by marten | June 11, 2015 12:33 pm
Unfortunately, fiduciary duty can be a contested term when it comes to investments, with different legal interpretations in countries around the world.
Fiduciary obligations exist to ensure that those who manage other people’s money act responsibly and in the interests of their beneficiaries (or clients), rather than serving their own interests. The nature of the fiduciary relationship means that a fiduciary is expected to be loyal to the person to whom they owe a duty. In particular, fiduciaries should not put their personal interests before the duty to their beneficiaries: they should avoid conflicts to the extent possible (and, if they cannot be avoided, conflicts should be minimised, disclosed, and carefully managed to prevent any breaches of loyalty obligations); they should ensure that their fiduciary duty does not conflict with other legal duties or their own interests; and they should not profit unreasonably from their fiduciary position.
An important part of managing someone else’s money, is to act with the same care and diligence as you would when managing your own affairs. That means managing risk. Risk covers a wide variety of issues and includes environment, social, and governance risks, which can, and do, affect investment returns.
“An important part of managing someone else’s money, is to act with the same care and diligence as you would when managing your own affairs.”
For some, fiduciary duty and environmental, social, and governance (ESG) considerations do not always sit well together. Part of this has to do with how legal cases over the years have been interpreted with regard to fiduciary duty. Another part of it is how people assess risks. Some investment professionals believe that looking at any considerations other than financial performance is a breach of their fiduciary duty. The answer to this latter point is that we need to expand our risk universe and our interpretation of financial risk as a company may look solvent according to the bottom line but a host of ESG time bombs might be waiting to go off which could place in jeopardy the reputation, financial performance, and even survival of the organisation. In recent years, we have seen this all too frequently, with ESG scandals from oil spills to Libor rigging erupting across well-known organisations.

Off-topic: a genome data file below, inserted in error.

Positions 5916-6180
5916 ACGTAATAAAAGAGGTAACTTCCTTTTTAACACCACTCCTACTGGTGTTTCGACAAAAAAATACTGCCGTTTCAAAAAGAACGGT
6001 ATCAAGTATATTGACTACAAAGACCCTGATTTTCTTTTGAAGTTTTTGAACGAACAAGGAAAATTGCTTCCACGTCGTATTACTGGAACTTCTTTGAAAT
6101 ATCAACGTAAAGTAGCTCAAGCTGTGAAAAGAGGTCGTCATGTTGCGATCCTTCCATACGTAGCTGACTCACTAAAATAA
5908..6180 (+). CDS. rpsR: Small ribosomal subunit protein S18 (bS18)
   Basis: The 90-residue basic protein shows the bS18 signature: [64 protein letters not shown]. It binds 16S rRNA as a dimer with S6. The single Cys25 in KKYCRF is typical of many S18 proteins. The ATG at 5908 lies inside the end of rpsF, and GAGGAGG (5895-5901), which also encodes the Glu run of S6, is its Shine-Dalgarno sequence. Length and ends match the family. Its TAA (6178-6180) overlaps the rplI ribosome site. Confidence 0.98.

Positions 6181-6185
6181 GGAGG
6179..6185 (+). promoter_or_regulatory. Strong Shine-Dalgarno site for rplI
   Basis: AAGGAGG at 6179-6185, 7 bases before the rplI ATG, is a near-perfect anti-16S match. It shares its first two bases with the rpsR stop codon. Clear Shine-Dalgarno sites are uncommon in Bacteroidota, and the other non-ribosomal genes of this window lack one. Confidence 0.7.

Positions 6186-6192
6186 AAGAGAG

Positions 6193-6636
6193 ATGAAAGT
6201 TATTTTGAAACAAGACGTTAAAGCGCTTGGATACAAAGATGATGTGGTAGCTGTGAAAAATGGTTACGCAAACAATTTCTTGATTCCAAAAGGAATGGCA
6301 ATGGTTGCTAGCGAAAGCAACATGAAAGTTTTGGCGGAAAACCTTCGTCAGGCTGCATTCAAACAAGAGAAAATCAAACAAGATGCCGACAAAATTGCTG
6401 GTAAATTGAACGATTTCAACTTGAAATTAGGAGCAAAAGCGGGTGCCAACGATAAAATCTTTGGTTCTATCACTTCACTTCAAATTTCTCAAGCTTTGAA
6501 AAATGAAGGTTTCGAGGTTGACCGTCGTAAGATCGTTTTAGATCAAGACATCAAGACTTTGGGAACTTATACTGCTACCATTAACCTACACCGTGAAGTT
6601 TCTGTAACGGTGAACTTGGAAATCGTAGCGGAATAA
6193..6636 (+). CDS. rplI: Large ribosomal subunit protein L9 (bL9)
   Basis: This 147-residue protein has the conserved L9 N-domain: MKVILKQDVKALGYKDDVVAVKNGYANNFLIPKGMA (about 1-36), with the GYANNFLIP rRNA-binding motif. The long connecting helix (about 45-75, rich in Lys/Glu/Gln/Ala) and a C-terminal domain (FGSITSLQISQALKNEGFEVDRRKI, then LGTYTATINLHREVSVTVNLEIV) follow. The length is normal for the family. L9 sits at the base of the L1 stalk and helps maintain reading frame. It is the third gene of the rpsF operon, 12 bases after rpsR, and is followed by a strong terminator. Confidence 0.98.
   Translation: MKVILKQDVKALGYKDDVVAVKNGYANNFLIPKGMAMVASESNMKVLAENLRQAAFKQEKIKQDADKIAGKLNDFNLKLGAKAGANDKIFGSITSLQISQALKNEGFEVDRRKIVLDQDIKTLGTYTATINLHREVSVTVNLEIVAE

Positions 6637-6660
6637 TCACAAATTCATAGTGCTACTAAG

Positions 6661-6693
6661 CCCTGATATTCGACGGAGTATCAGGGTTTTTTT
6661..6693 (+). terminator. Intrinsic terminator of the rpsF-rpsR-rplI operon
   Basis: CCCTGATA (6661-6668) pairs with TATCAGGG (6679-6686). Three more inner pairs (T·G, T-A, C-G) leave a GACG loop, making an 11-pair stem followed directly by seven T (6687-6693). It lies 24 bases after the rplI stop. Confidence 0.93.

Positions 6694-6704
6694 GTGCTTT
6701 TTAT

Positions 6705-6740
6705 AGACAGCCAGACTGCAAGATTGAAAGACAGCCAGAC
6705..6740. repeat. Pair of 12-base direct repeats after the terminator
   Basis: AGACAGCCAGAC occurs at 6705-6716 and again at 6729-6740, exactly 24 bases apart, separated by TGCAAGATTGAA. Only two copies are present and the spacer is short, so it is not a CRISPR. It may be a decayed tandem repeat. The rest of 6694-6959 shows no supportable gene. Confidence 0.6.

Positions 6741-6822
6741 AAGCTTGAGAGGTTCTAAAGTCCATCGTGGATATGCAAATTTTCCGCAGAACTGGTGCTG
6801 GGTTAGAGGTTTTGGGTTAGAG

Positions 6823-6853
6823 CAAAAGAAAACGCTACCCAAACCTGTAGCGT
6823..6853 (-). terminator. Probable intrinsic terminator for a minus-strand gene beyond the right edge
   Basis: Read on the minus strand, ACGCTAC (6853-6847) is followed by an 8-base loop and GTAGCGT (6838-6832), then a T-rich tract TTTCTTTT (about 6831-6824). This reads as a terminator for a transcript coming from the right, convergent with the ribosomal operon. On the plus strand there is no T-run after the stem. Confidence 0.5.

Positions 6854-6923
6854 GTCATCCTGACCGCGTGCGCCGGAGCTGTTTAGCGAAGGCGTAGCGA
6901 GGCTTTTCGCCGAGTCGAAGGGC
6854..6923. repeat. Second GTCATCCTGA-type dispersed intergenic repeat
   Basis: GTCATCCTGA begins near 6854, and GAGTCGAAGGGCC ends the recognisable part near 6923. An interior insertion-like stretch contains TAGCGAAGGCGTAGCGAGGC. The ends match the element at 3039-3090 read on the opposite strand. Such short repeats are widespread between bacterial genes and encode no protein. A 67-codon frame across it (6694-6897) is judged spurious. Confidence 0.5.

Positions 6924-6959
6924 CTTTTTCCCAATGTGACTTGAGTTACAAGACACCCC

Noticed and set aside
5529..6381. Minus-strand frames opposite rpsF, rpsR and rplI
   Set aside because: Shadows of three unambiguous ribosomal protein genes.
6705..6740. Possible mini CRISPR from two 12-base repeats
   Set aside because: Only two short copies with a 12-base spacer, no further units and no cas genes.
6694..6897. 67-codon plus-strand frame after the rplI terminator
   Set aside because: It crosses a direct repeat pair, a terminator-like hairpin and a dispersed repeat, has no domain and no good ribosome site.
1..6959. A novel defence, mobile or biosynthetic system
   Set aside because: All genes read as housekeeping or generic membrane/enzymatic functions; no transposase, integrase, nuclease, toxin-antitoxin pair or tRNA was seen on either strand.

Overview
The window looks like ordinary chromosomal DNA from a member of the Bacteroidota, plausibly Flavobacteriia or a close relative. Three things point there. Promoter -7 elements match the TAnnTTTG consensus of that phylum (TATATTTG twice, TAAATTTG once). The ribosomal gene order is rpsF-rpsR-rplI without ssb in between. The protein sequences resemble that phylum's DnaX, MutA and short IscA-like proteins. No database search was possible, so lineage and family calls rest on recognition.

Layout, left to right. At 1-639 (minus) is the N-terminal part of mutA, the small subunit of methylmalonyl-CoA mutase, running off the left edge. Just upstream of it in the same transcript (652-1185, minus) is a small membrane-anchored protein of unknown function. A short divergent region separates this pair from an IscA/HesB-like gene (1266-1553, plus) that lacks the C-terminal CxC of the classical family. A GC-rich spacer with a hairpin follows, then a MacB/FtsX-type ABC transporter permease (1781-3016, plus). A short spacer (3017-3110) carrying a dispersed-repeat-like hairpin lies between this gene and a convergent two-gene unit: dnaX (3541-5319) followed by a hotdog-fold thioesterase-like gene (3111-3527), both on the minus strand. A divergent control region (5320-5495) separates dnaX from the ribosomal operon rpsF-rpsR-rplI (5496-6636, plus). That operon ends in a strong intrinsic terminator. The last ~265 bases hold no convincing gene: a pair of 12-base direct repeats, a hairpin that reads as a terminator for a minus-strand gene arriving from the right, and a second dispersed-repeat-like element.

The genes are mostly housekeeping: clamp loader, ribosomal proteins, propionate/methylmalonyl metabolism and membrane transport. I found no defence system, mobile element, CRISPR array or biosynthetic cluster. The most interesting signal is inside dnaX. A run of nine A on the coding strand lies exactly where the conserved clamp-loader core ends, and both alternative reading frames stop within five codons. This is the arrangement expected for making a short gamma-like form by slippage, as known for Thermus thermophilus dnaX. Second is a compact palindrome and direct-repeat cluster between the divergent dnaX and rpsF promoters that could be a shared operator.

Fiduciary duty and ESG risks really came into the spotlight a decade ago when the landmark UNEP FI (United Nations Environment Programme Finance Initiative) report, The Integration of Environmental, Social, and Governance Issues into Institutional Investment was published. The report concluded that “integrating ESG considerations so as to more reliably predict financial performance is clearly permissible and is – arguably required – in all jurisdictions.”